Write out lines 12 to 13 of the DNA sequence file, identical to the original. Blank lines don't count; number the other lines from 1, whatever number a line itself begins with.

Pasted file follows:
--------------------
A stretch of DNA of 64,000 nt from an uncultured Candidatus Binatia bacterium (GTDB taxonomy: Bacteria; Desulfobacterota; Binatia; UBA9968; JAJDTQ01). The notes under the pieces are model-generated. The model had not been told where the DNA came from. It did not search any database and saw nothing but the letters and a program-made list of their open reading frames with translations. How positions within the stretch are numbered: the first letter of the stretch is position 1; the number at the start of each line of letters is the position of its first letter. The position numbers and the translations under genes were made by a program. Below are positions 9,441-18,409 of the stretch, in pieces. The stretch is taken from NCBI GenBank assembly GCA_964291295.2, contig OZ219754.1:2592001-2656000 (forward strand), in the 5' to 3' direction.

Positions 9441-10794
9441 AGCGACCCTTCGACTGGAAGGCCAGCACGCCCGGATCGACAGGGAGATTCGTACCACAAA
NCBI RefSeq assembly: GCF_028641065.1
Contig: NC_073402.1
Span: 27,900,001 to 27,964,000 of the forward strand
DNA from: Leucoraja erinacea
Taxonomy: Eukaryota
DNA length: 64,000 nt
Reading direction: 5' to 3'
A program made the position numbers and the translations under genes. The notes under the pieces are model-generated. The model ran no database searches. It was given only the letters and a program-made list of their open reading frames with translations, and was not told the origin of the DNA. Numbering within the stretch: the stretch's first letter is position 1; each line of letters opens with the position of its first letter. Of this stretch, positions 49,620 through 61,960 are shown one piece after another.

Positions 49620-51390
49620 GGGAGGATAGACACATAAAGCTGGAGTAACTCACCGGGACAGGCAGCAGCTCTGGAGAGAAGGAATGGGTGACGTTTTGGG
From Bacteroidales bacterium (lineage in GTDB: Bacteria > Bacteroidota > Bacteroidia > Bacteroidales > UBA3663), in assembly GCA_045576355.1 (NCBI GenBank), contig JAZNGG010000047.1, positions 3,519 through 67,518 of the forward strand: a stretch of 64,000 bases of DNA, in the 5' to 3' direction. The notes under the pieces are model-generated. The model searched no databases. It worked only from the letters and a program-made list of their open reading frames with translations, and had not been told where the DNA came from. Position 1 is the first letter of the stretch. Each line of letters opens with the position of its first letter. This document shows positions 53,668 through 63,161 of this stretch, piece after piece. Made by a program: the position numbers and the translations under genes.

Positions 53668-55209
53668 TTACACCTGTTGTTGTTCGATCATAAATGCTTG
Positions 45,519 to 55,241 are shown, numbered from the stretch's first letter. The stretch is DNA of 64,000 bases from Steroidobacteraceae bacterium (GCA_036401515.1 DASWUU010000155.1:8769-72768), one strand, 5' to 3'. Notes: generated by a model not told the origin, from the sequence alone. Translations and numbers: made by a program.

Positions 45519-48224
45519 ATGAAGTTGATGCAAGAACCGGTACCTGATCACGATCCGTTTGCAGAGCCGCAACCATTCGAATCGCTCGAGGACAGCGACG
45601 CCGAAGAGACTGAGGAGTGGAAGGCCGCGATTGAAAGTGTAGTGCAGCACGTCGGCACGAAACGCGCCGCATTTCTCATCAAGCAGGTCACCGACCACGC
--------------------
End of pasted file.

Positions 49620-51390
49620 GGGAGGATAGACACATAAAGCTGGAGTAACTCACCGGGACAGGCAGCAGCTCTGGAGAGAAGGAATGGGTGACGTTTTGGG